Using Simulation to Orient Code Blue Teams to a New Hospital Facility

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Abstract

Objectives:

Prompt and successful cardiopulmonary resuscitation during a sudden cardiac arrest can be hindered by multiple variables, ie, ineffective communication, stress, lack of training, and an unfamiliar environment, such as a new hospital facility. The main objective of the study was to use high-fidelity simulations to orient Code Blue Teams (CBTs) to critical events in a new hospital facility. A secondary objective was to elucidate factors that may have contributed to responses by debriefing teams.

Methods:

Mock Code Blue exercises using high-fidelity simulation were implemented in real workplace settings to orient CBTs to critical events. We measured arrival time of first responder, crash cart to code site, first six CBT responders, first chest compression, and first electrical shock. After each mock code, participants were debriefed to assess any barriers to effective response and decision making.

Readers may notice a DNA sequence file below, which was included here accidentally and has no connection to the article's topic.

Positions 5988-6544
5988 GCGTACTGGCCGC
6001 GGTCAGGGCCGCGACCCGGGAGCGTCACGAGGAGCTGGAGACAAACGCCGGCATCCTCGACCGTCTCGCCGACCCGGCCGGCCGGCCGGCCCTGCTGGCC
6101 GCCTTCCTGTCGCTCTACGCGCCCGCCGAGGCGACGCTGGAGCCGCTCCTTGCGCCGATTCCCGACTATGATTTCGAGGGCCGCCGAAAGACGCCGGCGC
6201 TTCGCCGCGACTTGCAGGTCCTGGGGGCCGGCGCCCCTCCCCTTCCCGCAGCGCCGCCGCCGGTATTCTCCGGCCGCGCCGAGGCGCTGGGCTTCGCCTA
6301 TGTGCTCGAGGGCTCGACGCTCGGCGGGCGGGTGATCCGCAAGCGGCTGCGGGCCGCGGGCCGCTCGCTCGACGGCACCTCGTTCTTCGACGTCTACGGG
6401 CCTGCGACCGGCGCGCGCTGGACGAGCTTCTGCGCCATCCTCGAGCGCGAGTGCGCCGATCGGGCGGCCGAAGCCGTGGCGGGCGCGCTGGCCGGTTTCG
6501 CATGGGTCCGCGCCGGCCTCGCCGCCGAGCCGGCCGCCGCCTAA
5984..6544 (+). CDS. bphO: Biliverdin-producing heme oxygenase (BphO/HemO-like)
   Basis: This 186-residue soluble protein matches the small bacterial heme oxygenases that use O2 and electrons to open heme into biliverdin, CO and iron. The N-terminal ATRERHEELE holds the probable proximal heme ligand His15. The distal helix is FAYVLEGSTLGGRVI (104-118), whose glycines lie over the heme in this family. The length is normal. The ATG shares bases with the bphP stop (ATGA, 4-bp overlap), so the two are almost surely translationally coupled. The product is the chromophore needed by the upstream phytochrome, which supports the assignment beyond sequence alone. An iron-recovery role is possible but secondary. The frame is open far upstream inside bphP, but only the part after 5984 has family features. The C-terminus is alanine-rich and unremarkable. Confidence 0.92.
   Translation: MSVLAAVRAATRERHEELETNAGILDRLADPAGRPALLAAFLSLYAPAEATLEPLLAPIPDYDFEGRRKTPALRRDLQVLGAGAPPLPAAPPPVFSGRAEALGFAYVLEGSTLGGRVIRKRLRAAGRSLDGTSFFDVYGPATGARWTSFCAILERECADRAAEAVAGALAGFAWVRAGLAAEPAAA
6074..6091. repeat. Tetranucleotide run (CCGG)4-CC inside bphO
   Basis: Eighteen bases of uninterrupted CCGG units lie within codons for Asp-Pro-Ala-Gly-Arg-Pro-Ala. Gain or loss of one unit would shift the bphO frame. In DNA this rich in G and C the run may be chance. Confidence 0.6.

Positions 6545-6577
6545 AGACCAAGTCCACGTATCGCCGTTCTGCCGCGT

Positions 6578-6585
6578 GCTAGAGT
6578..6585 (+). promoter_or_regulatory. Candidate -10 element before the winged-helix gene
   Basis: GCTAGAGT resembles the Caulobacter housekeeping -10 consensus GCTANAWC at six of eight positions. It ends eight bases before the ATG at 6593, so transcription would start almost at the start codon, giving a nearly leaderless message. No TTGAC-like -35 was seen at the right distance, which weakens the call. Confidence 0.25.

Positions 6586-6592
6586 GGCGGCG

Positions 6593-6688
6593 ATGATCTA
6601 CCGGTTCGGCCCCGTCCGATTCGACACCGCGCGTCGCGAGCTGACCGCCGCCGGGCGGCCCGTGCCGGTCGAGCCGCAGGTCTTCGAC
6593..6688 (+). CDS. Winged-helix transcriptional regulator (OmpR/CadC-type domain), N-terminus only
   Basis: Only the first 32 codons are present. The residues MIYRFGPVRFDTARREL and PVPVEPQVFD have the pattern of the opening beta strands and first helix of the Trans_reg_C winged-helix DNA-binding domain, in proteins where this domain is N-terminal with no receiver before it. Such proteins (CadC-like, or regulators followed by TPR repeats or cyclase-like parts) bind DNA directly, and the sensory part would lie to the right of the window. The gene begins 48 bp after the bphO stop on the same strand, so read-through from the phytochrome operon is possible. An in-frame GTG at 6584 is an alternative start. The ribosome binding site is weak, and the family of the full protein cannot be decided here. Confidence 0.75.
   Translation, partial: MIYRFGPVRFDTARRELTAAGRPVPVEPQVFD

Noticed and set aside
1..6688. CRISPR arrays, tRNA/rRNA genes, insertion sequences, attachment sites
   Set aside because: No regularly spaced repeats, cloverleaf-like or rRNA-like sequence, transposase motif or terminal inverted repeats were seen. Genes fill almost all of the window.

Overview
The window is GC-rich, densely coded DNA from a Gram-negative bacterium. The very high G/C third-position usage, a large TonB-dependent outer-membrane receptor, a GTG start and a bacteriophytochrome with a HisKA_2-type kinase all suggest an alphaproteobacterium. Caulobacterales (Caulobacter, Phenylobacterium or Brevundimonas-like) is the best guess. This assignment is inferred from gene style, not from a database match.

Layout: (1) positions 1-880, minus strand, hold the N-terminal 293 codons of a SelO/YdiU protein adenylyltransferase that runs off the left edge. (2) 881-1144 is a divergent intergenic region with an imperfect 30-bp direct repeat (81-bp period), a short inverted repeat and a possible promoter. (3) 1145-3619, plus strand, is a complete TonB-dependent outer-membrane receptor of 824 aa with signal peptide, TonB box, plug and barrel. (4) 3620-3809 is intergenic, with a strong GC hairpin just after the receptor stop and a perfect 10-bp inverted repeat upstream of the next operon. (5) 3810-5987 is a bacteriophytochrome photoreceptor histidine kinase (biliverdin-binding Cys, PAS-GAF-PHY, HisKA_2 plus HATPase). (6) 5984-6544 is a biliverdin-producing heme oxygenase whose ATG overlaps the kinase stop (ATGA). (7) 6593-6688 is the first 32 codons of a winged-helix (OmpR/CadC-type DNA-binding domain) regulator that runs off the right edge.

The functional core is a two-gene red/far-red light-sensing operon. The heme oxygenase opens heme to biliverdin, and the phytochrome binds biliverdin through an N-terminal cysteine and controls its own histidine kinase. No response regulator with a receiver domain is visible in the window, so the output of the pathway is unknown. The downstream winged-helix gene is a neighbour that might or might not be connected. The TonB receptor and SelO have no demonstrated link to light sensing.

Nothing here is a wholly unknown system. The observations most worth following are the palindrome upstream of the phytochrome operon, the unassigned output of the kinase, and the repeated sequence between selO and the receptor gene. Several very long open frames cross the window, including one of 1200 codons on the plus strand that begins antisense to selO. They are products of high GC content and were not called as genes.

Results:

Twelve mock codes were conducted at different locations of the new facility. Sixty-nine percent of the participants reported that the training was beneficial. The median time of arrival of the first responders was 42 seconds and the first CBT member was 66 seconds. The median time to initiation of chest compressions was 80 seconds, crash cart arrival was 68 seconds, and first electrical shock was 341 seconds. An additional outcome of the study was the identification of facility and systems issues that had the potential to impact patient safety.

Conclusions:

Clinical simulation can be effectively used to orient CBTs and identify critical safety issues in a newly constructed healthcare facility.

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